‘Technical brilliance is no longer enough’

By Lara Bullock|06 December 2015
Sydney Young Lawyers Committee, Minter Ellison

There needs to be more focus on the development of young lawyers’ soft skills so that they can add value for their clients, according to the Sydney Junior Lawyers Committee.

Five junior lawyers from Minter Ellison (pictured) have formed the Sydney Junior Lawyers Committee to help develop not only the hard skills but also the soft skills of lawyers at associate level and below.

Speaking with Lawyers Weekly, lawyer and committee member Maxine Minter said the group organises events and creates opportunities for the junior lawyers to practice soft skills such as networking, relationship building and business development.

“Soft skills is probably our strongest value add for our junior lawyers,” Ms Minter said. “These days in the market it’s not enough for you to be technically brilliant, you also need to value add for clients in almost every piece of legal work you do for them.”


She continued: “We organise formal networking events and informal social events, to instil in our juniors that every event is an opportunity to build relationships on a holistic level, not just when it’s advantageous to them.”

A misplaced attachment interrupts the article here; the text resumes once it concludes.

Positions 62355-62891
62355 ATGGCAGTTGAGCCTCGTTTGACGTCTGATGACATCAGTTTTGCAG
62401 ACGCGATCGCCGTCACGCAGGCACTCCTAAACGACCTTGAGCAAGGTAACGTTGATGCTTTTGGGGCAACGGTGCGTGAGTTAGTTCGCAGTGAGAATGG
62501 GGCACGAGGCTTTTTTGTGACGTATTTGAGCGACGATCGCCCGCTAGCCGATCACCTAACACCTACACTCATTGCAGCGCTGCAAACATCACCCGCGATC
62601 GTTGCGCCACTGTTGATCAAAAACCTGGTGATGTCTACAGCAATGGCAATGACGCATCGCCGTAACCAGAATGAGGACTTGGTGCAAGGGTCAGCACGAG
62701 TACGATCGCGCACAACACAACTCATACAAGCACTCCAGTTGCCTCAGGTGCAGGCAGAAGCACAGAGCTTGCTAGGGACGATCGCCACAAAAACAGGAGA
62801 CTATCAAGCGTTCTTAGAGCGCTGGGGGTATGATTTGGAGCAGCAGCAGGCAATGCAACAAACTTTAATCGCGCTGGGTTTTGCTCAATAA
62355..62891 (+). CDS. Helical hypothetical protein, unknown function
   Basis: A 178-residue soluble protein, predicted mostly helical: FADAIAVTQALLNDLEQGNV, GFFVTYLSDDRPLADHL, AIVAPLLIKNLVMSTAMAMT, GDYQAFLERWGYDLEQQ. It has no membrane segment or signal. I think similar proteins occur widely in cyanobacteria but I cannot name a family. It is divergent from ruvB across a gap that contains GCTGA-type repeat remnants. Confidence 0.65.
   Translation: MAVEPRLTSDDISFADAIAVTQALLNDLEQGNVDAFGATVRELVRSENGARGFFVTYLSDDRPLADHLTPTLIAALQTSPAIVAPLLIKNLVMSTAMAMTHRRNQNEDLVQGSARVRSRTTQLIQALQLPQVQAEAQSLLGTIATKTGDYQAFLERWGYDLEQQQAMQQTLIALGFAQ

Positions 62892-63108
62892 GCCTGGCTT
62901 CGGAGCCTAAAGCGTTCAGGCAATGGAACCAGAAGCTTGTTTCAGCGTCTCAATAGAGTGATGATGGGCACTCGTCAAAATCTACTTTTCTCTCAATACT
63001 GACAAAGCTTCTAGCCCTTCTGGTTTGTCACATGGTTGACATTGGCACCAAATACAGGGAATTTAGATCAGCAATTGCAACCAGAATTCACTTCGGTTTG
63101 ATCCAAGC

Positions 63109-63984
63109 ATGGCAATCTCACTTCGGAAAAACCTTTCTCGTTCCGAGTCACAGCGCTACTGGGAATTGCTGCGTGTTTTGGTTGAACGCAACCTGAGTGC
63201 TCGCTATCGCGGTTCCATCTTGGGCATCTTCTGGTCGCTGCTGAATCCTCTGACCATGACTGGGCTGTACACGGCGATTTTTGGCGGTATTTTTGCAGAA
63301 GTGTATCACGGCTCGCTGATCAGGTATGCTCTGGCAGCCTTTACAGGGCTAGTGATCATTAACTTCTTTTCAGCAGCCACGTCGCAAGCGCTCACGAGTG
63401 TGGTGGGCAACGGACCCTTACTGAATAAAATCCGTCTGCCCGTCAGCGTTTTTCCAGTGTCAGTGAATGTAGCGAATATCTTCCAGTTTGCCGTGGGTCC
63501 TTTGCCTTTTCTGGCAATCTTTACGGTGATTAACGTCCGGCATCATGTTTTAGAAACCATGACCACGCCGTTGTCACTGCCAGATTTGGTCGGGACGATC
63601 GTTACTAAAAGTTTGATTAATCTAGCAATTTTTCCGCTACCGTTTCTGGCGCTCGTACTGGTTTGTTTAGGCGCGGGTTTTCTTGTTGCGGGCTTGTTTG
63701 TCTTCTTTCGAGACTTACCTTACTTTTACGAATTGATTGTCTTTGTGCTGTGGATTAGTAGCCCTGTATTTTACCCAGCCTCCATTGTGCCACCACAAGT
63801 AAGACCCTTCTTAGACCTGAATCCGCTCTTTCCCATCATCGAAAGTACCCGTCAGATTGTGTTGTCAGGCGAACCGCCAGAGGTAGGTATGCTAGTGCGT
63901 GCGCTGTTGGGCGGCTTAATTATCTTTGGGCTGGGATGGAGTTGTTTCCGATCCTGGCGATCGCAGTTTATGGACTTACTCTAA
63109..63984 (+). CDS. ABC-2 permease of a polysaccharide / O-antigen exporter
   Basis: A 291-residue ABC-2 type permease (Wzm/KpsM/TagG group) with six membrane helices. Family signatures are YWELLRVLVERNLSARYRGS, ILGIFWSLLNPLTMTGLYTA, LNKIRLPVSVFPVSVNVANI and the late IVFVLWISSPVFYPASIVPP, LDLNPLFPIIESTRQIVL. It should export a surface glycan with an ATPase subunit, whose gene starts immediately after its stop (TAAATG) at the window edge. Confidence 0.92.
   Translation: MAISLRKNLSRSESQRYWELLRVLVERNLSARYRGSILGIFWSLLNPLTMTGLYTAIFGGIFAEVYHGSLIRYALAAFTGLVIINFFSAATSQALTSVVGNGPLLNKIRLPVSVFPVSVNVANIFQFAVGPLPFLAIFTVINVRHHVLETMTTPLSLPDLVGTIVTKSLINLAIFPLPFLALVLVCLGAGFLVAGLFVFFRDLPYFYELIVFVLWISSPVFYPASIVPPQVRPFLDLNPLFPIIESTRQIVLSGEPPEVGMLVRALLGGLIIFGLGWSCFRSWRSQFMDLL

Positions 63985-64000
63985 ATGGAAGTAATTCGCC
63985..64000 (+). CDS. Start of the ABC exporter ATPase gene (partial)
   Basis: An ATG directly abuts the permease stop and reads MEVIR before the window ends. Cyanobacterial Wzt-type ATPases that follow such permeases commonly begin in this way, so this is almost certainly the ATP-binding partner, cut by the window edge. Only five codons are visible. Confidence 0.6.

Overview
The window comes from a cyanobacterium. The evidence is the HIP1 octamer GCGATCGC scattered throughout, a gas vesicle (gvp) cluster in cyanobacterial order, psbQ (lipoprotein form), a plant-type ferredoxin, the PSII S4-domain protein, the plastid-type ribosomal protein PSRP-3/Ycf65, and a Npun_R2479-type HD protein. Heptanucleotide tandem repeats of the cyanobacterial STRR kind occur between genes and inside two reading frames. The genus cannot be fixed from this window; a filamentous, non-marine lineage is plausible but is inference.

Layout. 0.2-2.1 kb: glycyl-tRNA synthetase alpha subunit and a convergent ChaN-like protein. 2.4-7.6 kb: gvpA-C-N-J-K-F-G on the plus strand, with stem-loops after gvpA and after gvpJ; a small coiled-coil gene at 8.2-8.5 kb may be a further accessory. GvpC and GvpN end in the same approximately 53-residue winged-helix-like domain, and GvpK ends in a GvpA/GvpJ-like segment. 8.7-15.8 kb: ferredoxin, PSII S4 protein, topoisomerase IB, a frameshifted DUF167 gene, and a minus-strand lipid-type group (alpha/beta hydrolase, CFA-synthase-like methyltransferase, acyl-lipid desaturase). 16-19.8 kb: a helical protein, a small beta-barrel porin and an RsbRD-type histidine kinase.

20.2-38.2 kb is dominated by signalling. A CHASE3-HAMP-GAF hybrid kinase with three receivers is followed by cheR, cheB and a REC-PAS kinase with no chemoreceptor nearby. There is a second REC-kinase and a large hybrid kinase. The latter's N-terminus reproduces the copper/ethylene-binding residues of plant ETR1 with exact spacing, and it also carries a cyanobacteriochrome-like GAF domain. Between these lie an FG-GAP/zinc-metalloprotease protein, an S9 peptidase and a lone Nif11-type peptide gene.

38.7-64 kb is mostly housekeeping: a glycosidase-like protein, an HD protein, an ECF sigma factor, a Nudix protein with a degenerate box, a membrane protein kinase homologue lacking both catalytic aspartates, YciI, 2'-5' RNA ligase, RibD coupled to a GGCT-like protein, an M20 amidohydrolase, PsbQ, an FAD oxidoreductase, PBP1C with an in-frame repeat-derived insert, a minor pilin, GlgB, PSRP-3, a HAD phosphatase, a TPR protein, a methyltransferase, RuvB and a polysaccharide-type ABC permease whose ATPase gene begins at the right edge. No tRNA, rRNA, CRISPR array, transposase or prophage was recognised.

They also organise workshops and training sessions to improve the junior lawyers’ hard skills such as their knowledge of the law, their knowledge of legal practice and conventions in their areas.

On top of this, the formation of the committee itself, whose members span from associate level down to graduates, is an opportunity for junior lawyers to sit on a board and experience that management role, according to Ms Minter.

“This is a skill set in itself in terms of organising a committee, and investing time and coming up with programs and the like. So by handing down to our next lot of junior lawyers and getting them to invest in the firm and invest in the environment here, they are developing another skill set,” she said.

While the initial committee served for 18 months, the future members will serve a 12-month tenure so the ideas stay fresh and as many juniors as possible have a chance to sit on the board, Ms Minter explained.


Ms Minter said that while the legal profession does have a history of supporting and developing juniors, they saw the opportunity to teach them more.

“Partners are incredibly busy on their own things, it’s not reasonable to ask them to work on the juniors’ careers in terms of understanding all the other things that the firm does and working on their BD skills,” she said.

“It’s that kind of adage that you can take a horse to water but you can't make them drink – [partners] can take them to the networking events and the like, but if the juniors don’t have the skills to be able to network effectively and know what’s expected of them, then it’s an opportunity lost.”

‘Technical brilliance is no longer enough’
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